Self-defense forces in the anti-Kiev stronghold of Slavyansk are Ukrainians, not Russians, who distrust the new regime and the Western powers that support it, New York Times reporters have discovered. The forces also said they are not being paid to fight.
Two New York Times reporters have spent a week in the city of
Slavyansk in eastern Ukraine, talking to members of the
self-defense forces. The journalists visited self-defense
checkpoints and observed the forces as they battled Ukrainian
troops amid a military assault on the city on Friday.
The resistance fighters of the 12th Company, part of the People’s Self-Defense of the self-proclaimed Donetsk People’s Republic, deny claims made by Kiev and its Western sponsors that Russia or private tycoons are paying them to fight.
“This is not a job,” one of the activists, Dmitry told the NYT reporters. “It is a service.”
Armed with dated weapons, the self-defense activists said they would have bought new weapons if they had financial support. The NYT journalists reported seeing weapons from the 1980s and 1990s in checkpoints and warehouses.
The activists explained that they purchased some of their
weaponry from corrupt Ukrainian soldiers, while taking others
from seized police buildings or confiscating them from captured
Ukrainian armored vehicles.
“Much of their stock was identical to the weapons seen in the hands of Ukrainian soldiers and Interior Ministry Special Forces troops at government positions outside the city,” the NYT reporters said in an article published on Saturday.
“These included 9-millimeter Makarov pistols, Kalashnikov
assault rifles, and a few Dragunov sniper rifles, RPK light
machine guns and portable antitank rockets, including some with
production stamps from the 1980s and early 1990s.”
The head of Slavyansk self-defense, Yury, also chuckled at claims made by Kiev authorities and the West that Russians are fighting side by side with them.
“We have no Muscovites here,” Yury told the journalists.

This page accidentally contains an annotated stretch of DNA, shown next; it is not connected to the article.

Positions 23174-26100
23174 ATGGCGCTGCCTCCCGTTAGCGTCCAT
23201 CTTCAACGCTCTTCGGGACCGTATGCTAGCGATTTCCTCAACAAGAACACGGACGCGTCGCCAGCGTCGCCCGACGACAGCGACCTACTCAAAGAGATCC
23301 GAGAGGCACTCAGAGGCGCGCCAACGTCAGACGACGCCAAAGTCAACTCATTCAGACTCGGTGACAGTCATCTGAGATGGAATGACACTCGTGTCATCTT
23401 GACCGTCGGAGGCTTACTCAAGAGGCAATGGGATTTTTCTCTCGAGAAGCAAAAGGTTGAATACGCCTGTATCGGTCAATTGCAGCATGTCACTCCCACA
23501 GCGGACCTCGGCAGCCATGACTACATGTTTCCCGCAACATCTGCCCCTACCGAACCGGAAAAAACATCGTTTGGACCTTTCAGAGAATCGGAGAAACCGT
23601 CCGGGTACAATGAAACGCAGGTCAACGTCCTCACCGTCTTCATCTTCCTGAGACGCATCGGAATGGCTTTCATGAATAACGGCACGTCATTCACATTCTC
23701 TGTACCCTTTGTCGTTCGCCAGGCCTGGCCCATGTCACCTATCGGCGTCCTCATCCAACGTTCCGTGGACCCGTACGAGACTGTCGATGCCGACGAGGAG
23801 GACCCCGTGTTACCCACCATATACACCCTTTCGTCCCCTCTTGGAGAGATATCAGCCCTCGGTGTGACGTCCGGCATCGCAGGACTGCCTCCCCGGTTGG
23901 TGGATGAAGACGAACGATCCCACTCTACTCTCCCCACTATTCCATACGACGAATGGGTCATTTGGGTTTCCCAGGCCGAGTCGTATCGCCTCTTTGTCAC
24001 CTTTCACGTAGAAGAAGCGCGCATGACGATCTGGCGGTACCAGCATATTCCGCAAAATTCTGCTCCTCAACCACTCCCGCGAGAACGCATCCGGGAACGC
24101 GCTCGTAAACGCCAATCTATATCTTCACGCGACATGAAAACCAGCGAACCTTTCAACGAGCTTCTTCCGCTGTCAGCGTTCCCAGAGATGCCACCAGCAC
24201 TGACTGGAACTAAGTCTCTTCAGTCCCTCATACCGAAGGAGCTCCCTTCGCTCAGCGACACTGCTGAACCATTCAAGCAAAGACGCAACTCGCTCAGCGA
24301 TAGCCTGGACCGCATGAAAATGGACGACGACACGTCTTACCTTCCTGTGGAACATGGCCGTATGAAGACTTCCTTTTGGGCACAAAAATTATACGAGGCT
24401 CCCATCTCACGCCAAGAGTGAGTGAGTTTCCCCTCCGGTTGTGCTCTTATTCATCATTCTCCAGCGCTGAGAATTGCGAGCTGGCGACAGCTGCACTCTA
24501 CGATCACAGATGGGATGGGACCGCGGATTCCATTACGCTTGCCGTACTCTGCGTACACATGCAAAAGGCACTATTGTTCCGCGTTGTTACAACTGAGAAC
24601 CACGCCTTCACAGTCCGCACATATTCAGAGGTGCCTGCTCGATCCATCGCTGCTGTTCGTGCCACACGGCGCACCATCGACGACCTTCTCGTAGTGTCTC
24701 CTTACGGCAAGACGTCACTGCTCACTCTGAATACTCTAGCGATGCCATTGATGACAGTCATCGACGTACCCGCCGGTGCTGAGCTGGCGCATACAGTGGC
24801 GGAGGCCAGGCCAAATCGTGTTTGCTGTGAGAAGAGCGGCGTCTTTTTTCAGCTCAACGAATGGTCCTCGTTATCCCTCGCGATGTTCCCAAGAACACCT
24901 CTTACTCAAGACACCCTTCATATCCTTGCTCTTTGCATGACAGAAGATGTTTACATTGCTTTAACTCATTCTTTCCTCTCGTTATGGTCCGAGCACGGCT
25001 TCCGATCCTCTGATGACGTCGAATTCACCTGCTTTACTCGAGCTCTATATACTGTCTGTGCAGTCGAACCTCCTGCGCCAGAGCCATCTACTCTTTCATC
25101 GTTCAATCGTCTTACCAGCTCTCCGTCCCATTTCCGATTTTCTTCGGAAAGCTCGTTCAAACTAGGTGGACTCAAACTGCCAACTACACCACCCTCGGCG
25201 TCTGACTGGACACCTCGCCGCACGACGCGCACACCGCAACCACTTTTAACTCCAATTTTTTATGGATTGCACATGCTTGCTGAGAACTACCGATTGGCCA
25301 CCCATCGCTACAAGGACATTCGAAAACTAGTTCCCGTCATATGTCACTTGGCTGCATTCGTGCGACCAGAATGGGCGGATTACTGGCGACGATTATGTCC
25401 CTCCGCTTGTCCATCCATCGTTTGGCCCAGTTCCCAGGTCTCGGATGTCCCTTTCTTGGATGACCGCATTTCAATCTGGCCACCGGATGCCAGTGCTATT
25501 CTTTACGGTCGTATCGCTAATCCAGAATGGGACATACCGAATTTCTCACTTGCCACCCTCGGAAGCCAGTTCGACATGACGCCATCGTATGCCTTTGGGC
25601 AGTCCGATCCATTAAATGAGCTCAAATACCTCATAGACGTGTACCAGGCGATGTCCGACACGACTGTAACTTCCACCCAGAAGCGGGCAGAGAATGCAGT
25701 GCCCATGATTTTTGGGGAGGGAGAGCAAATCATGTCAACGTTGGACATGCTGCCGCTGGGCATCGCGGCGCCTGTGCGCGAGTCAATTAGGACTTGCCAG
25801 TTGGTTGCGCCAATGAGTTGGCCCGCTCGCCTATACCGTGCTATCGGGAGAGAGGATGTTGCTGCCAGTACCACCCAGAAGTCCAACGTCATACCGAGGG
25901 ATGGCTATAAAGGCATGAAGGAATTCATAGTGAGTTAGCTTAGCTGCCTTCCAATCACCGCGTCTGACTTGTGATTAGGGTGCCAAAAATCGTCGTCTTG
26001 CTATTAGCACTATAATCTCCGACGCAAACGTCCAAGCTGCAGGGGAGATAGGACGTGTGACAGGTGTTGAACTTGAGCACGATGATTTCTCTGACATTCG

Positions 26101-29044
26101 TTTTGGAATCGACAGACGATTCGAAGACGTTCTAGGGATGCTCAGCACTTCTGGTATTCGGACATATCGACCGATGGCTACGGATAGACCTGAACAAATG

“I have experience enough.”
Many of the Company’s 119 members, who range in age from their 20s to their 50s, have served in the Soviet or Ukrainian infantry, airborne, special forces, or air-defense units, the reporters said. Yury, in his mid 50s, noted that his experience includes four years as a Soviet small-unit commander in Kandahar, Afghanistan in the 1980s.
“There was no clear Russian link in the 12th Company’s arsenal,” the reporters said.
While visiting checkpoints for more than a week, the NYT
reporters said they saw much support for the self-defense forces
from local residents, who primary provided the activists with
“To the guys in Kiev, we are separatists and terrorists,” Yury said. “But to the people here, we are defenders and protectors.”
The people of eastern Ukraine, who show “passionate distrust” of the coup-appointed authorities, felt threatened after Kiev proposed to strip the Russian language – which most of the region's population speaks – of its official status in February.
“That was the turning point,” said Maksim, one of the Slavyansk activists.
For Ukrainians in the east, many of whom have close ties with Russia and families across the border, the move was a “cultural assault.”
“All spoke of disgust with the interim authorities in Kiev,” the NYT reporters noted in their article.
The eastern Ukrainians have made up their minds, Yury told the journalists, adding that they are demanding a referendum and will go to war in the case of a refusal. He added that people in the region are puzzled by the West's support of the coup in Kiev and blatant disregard for eastern Ukrainians' opinions and rights.
“Why did America support those acts, but is in opposition to ours?” Maksim, a young former paratrooper asked. “These are the contradictions of the West.”